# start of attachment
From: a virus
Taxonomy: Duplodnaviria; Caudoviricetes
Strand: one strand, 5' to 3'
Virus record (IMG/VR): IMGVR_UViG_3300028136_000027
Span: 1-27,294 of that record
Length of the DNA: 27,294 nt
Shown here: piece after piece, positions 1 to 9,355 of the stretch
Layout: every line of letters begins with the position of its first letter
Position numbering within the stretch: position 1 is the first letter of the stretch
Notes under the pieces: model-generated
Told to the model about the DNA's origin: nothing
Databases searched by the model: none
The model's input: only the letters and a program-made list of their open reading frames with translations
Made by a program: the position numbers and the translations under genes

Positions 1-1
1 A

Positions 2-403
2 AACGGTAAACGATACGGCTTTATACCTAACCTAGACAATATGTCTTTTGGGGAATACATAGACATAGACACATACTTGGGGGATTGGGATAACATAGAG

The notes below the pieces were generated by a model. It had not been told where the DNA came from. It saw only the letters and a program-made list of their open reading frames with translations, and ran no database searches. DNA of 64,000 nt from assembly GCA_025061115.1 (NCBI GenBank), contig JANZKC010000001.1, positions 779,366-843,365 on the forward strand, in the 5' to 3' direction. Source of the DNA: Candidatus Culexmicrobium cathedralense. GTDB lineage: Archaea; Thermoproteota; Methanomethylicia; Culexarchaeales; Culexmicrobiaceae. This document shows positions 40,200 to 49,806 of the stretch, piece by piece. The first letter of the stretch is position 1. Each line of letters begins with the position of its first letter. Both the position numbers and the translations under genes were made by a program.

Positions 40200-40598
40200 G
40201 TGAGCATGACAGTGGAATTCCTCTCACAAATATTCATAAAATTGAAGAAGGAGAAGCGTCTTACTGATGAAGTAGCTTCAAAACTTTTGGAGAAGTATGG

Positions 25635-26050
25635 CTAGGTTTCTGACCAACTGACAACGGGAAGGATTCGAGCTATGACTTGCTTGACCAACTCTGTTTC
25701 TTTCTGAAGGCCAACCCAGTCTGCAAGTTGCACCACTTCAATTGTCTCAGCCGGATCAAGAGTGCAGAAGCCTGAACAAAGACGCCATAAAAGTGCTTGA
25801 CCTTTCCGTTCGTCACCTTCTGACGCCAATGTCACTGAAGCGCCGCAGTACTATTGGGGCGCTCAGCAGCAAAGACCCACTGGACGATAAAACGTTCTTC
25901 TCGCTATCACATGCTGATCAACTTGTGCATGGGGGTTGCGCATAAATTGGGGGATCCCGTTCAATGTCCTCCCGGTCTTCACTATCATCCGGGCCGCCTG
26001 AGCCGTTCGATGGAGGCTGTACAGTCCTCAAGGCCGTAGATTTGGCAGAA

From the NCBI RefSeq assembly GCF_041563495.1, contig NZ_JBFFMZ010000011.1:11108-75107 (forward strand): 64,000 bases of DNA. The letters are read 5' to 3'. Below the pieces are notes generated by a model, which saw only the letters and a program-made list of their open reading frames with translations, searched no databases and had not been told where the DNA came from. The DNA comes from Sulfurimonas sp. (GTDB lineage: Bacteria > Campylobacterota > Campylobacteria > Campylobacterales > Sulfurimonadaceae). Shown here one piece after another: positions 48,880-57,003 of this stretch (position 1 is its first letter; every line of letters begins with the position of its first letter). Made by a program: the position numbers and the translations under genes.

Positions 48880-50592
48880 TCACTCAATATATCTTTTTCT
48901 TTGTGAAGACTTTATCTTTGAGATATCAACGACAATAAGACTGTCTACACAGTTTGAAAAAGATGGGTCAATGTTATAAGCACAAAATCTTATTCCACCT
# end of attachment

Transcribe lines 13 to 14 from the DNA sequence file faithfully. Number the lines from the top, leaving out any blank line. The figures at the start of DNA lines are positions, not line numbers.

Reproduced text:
The model's input: only the letters and a program-made list of their open reading frames with translations
Made by a program: the position numbers and the translations under genes